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In addition to election meddling and cyber hacking, Biden puts new sanctions on Russia.
In reaction to Russian election meddling and cyber hacking, the Biden administration placed fresh restrictions on the government on Thursday and expelled diplomatic staff.
The White House said in a statement that “President Biden signed a new sanctions executive order that provides enhanced authorities to show the Administration’s commitment in reacting to and deterring the full extent of Russia’s dangerous international activities.”
The US officially identified the Russian Foreign Intelligence Service as the perpetrator of the SolarWinds attack, which targeted the federal government and large swaths of the private sector, as part of the announcement.
Biden’s aim, according to national security advisor Jake Sullivan, is to “provide a substantial and reliable response, but not intensify the crisis,” according to CNN’s John Berman on “New Day.”
According to Sullivan, Biden believes he and Russian President Vladimir Putin should meet “to discuss all of the problems that face our relationship.” According to Sullivan, the President believes the US and Russia will have a “secure and predictable alliance” and collaborate on arms control.
“We agree that by combining our current activities with wider diplomacy, we can achieve a greater range of results for US-Russia relations,” Sullivan said.
During their phone call on Tuesday, Biden and Putin “were direct with one another, they knew one another,” according to Sullivan.
“President Biden made no apologies for the fact that we will be taking steps this week,” Sullivan said, “but he also indicated that he needs to get to the equilibrium in this relationship, and he hopes that if President Putin is willing to do the same, we will find a path forward that does not lead to a spiral of conflict.”
According to two sources familiar with the preparations, the Biden administration is set to impose sanctions against Russian persons and institutions as soon as Thursday, in addition to additional financial controls and the expulsion of up to a dozen Russian diplomats from the US, in response to the SolarWinds hack and election interference.
One reason the implementation of these measures has taken longer than expected is that the White House was dissatisfied with the alternatives offered by the State Department and needed more extensive sanctions, according to a US official familiar with the preparations. During Biden’s first week in office, the White House announced an intelligence analysis of Russia’s “reckless and adversarial behavior” in a variety of areas.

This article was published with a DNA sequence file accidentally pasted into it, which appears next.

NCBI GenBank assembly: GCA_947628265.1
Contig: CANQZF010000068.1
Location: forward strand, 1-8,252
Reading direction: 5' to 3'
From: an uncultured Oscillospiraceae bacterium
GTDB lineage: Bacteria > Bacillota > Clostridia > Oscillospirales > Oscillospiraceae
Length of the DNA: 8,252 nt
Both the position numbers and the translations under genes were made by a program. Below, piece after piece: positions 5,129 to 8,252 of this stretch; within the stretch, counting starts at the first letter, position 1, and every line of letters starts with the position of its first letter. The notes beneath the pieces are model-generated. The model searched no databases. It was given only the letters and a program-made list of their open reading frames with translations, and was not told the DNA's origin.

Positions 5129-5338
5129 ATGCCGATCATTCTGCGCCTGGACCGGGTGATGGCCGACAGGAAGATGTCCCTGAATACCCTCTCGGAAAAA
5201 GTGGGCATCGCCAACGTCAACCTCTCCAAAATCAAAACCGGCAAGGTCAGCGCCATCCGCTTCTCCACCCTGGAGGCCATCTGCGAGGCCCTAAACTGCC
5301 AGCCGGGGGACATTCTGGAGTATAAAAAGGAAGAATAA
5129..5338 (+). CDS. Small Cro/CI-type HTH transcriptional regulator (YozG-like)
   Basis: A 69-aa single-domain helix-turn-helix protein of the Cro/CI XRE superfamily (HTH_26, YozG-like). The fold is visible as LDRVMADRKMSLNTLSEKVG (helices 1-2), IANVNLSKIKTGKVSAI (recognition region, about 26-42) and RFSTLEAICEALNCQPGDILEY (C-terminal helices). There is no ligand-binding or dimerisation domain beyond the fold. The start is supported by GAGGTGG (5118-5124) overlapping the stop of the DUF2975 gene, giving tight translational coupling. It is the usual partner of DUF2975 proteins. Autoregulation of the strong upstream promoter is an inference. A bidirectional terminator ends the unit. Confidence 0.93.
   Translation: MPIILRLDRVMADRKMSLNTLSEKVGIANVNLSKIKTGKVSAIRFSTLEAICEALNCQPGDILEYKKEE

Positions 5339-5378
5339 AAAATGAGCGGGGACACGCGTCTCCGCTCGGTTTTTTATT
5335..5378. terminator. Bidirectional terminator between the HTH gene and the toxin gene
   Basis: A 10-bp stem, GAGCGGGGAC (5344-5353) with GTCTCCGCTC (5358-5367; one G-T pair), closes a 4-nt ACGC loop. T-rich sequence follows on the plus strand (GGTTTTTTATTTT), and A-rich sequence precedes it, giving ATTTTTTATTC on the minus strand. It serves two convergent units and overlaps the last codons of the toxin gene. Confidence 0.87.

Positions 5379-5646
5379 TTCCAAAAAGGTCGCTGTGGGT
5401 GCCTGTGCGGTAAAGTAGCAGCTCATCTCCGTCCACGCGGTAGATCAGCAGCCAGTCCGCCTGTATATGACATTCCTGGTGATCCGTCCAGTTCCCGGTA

According to a person familiar with the situation, the administration is planning to take action against Russia on Thursday and is working with European allies.
According to the officials, these actions will be implemented through an executive order from Biden as well as sanctions coordinated with the State Department and the Treasury Department. Officials from the State Department have contacted US allies and are preparing for possible Russian retaliation.
According to a US official familiar with the plans, the Russian diplomats who are being expelled are based in Washington, DC, and New York, and they will have 30 days to leave the country.
New financial sanctions will be imposed, including attempts to target Russian sovereign debt, which could damage Russia’s economy.
According to the officials, it is unknown if these sanctions would be sufficient to affect Russian actions.
A appeal for comment from the White House and the State Department was not promptly returned.
In the early days of Biden’s presidency, the Biden administration promised to respond to Russian aggressions against the US and its allies. On their first phone call, Biden questioned Putin on a variety of topics, ranging from a recent mega cyberattack to the alleged poisoning of the country’s top opposition figure. And the Biden administration has already rolled out sanctions for the jailing and poisoning of opposition leader Alexey Navalny.
The retaliation against Russia comes when the Biden administration tries to keep diplomatic channels open and cooperate with Russia while it is in the US’ best interests. On their second phone call this week, Biden demonstrated this strategy by proposing a summit with Putin.
In addition, the Biden administration recently agreed to retain the Trump-appointed US ambassador in Moscow for the near future, and Putin has been invited to a climate change conference later this month.